Cynefin exercise about Agile software development - 1 Intro


I recently took part in a community exercise to examine the practices in Agile software development using the Cynefin framework as a categorization instrument.

This post is the first of a series co-authored with Michael Podvinec where we will write about the exercise and some of the insights gained:
1 - Intro
2 - Sense-Making
3 - Categorization
4 - Our exercise
5 - Key learnings

Michael is a molecular biologist by training, and is convinced that agile methods have a place in all domains where we're commonly dealing with complexity and uncertainty, such as biomedical research. 
He really promises he will soon publish more regularly on topics like these on his blog. Until then, he suggests you to follow @mpodvinec on twitter.



The experiment was sparked by conversations during the CALM Alpha workshop in Mortimer, UK, in February 2012. The project continued online as a discussion among a group of people experienced in Social Complexity, Agile and Lean software development. Therefore, thanks are due to everyone who participated in person or online and contributed their insights.
 

In the next few posts, we'll describe enough of the background to be able to outline the goal of the exercise, and then we'll continue to describe the exercise itself, its outcomes and the insights we have gained from it.


Some interesting references:
- 4 minutes presentation of the Cynefin framework
- The origins of Cynefin
- Cognitive-edge




About the framework
The main elements of the Cynefin framework have been developed between ca. 1999 and 2007 by Dave Snowden with contributions from Cynthia Kurtz, Max Boisot and Alicia Juarrero. Read the comment below by Dave Snowden with all the details. Work on the framework was initiated at IBM, mainly in their Institute of Knowledge Management. Today, Cynefin is developed, taught and promoted by an independent company, Cognitive Edge Inc.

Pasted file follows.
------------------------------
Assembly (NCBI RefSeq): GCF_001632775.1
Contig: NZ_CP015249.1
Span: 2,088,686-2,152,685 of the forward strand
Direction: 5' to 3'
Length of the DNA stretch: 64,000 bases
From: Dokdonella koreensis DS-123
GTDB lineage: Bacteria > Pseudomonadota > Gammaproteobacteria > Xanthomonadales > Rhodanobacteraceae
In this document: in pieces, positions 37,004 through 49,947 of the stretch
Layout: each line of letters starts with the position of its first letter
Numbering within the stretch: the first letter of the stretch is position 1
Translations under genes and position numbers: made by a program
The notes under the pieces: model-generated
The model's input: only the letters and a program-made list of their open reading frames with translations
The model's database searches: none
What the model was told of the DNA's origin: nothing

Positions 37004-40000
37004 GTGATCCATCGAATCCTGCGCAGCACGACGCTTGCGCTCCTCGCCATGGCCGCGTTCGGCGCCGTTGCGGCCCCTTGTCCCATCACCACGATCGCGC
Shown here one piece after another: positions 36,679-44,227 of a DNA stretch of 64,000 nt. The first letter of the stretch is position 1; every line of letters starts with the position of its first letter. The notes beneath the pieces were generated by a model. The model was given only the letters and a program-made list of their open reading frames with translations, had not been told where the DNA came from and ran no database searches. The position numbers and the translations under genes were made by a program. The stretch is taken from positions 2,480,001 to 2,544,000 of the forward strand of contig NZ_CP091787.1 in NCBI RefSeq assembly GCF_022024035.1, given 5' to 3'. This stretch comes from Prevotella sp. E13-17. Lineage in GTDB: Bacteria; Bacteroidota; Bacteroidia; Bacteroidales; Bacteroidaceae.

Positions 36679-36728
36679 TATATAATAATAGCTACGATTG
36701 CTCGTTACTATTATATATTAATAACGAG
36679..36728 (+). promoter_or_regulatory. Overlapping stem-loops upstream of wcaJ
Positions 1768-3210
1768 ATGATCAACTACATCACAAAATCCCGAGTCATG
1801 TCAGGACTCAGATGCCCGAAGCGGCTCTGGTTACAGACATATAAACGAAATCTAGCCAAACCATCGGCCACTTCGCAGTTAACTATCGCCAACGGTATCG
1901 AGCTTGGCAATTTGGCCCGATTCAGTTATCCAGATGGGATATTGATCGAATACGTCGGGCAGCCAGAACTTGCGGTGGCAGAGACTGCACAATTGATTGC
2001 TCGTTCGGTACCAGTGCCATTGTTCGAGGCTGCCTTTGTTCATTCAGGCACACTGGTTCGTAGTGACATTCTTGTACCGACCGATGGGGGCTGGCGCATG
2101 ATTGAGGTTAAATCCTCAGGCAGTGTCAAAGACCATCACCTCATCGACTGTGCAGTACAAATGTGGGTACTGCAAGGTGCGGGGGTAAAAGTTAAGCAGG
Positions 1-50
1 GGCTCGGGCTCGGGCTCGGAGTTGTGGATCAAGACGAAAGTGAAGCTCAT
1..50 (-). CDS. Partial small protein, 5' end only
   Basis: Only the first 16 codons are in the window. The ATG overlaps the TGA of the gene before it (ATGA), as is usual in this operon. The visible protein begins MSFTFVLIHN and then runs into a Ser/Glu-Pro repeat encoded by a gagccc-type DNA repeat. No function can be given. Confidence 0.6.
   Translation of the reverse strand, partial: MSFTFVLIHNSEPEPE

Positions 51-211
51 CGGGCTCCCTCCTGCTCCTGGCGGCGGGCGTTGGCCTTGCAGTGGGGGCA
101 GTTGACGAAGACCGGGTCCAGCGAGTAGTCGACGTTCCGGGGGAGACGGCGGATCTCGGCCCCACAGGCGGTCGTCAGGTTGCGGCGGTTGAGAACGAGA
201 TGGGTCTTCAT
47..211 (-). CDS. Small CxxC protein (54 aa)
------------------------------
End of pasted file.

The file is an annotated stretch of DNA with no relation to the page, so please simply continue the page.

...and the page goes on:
When trying to solve a seemingly complex problem, the framework can be used to tease apart the level of complexity of the different parts of the problem, and so decide on the most promising approach to use on each part. It is also used to understand fragmented realities and multiple points of view, facilitate conflict resolution and strategic decision making.
 

There has been previous interest in applying models from social complexity and complexity science to the practice of software development: A paper by Joseph Pelrine applies the Cynefin framework, as well as other models from social complexity, in an attempt to explain why and how Agile works from a social complexity perspective: On Understanding Software Agility—A Social Complexity Point Of View.
Beyond the analytical, he has also applied Cynefin constructively in coaching self-organizing teams and addressing the complexity of software projects.

Print | posted @ Saturday, November 3, 2012 6:09 PM

Comments on this entry:

Gravatar # re: Cynefin exercuse about Agile software development - 1 Intro
by Dave Snowden at 11/3/2012 7:28 PM

Jut a brief note, if you are acknowledging that Cynthia made a contribution to the development of Cynefin (which is true) you should also acknowledge Max Boisot who was a constant contributor of suggestions and ideas until his recent death. Cynthia contributed the tetrahedrons, Max suggested the catastrophic fold between Simple and Complex and the need to more clearly separate ontology from epistemology. Alicia Juarrero was the one who gave me the idea for the constraint based definition. I could go on but those three are at least equal in significance.
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